If you’re looking to cut cable in favor of internet streaming, 2017 is looking like the best year to do so yet. While more established services like Sling TV and PlayStation Vue look to iron out the kinks in their respective offerings, DirecTV Now has also launched, and even more offerings are coming from the likes of YouTube and Hulu. Hulu, in fact, has snagged a deal with CBS for programming, and it seems like it could manage to be one of the most affordable services yet.
Just in time for CES, Hulu managed to license content from both CBS broadcast and cable channels for its upcoming live TV streaming service, the Wall Street Journal reports. The deal includes channels like CBS Sports and Pop, which CBS co-owns with Lionsgate Entertainment, as well as an option for the Smithsonian Channel and the CW Network. Hulu also has secured the rights to sell subscribers access to Showtime as an add-on.
That’s only half of the news here, as the company also revealed part of its pricing structure during an announcement at CES. CEO Mike Hopkins said that its live TV streaming service will cost “under $40.” While exactly what channels customers will get for this price remains largely a mystery, Hopkins revealed that this monthly subscription fee will include Hulu’s current on-demand offerings, which cost $9 to $12 per month, depending on your tolerance for commercials.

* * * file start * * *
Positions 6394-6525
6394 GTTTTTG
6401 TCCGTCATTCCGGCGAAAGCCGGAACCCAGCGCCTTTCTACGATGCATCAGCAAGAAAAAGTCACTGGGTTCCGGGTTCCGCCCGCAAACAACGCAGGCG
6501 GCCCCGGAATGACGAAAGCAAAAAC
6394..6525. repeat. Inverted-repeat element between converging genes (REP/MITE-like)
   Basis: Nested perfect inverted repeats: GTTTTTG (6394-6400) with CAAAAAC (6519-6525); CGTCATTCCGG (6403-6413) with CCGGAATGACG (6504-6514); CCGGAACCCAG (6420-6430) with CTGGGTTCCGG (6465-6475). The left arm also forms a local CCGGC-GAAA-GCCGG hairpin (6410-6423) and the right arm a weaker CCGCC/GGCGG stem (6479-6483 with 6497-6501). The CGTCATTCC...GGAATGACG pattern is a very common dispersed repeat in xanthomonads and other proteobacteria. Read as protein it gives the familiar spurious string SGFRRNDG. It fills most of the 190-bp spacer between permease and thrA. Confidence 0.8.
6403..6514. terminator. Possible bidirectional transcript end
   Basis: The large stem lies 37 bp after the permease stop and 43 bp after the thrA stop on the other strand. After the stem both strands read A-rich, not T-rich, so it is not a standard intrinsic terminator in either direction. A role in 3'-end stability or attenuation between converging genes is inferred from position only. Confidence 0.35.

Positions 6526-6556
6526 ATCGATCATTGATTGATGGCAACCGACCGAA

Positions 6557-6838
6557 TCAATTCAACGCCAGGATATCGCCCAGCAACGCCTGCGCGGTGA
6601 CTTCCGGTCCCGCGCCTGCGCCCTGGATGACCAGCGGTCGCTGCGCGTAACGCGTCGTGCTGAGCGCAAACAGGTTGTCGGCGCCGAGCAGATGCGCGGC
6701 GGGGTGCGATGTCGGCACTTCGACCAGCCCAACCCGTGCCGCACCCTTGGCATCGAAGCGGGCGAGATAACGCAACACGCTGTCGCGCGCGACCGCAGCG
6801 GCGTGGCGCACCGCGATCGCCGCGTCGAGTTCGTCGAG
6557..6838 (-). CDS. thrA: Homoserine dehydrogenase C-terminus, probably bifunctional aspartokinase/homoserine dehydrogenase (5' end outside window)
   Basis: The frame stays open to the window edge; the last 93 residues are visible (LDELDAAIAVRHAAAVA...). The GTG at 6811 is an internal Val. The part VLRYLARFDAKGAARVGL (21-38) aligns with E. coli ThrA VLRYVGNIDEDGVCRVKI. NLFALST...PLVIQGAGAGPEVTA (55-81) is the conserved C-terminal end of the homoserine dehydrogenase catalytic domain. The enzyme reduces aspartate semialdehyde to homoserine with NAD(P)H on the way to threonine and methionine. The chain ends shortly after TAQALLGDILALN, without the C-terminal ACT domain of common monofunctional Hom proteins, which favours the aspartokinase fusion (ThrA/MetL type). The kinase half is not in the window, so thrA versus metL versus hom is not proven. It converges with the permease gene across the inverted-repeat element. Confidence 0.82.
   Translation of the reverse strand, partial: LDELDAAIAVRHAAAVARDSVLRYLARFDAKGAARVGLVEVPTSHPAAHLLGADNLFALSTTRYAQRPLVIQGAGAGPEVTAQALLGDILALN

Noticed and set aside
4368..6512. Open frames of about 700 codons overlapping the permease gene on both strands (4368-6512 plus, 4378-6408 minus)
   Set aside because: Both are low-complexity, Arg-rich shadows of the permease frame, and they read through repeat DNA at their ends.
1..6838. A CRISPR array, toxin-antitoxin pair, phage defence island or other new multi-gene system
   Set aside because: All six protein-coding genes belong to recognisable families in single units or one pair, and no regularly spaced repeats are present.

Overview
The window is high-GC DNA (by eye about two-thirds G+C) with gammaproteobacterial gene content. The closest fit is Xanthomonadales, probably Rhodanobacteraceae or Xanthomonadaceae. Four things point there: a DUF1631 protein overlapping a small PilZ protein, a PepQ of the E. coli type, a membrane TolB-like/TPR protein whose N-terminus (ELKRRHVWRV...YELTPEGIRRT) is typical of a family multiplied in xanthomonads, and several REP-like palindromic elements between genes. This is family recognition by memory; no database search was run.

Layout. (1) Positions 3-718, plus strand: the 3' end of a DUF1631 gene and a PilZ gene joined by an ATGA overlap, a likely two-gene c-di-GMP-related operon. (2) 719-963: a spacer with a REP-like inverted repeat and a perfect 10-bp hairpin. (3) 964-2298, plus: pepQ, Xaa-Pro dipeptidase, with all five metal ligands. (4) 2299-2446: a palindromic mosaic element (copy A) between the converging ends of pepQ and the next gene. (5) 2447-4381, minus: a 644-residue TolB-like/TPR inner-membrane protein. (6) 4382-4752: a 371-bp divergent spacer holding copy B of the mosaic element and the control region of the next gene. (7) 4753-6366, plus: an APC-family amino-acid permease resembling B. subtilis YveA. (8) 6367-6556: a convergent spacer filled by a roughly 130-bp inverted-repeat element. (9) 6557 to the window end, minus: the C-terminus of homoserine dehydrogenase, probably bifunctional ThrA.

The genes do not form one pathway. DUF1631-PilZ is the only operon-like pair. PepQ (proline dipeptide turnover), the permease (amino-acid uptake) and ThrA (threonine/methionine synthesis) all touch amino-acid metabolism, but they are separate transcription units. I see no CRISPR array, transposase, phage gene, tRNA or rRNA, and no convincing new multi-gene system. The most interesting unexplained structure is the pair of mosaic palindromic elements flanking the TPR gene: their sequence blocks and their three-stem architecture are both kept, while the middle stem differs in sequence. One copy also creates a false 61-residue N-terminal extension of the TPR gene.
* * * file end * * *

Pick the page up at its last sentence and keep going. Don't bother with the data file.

While CBS is far from the first company to sign with Hulu — the company has already established deals with Disney, Fox, and Time Warner — it is a significant grab. Competing service DirecTV Now launched without a deal with CBS, though the company has said it is still working toward securing one.
Unlike Sling TV, PlayStation Vue, and even DirecTV Now, Hulu has a built-in subscriber base that is already familiar with internet streaming, and likely expects a less cable-like experience. If the company is able to get the price right, this could give it a significant advantage over its competitors.
Hulu could be banking on this idea, as right now, it’s still losing money. Hopkins seems to have a sunny outlook, however, telling the CES crowd that he doesn’t see the company “perpetually being in a loss mode.”
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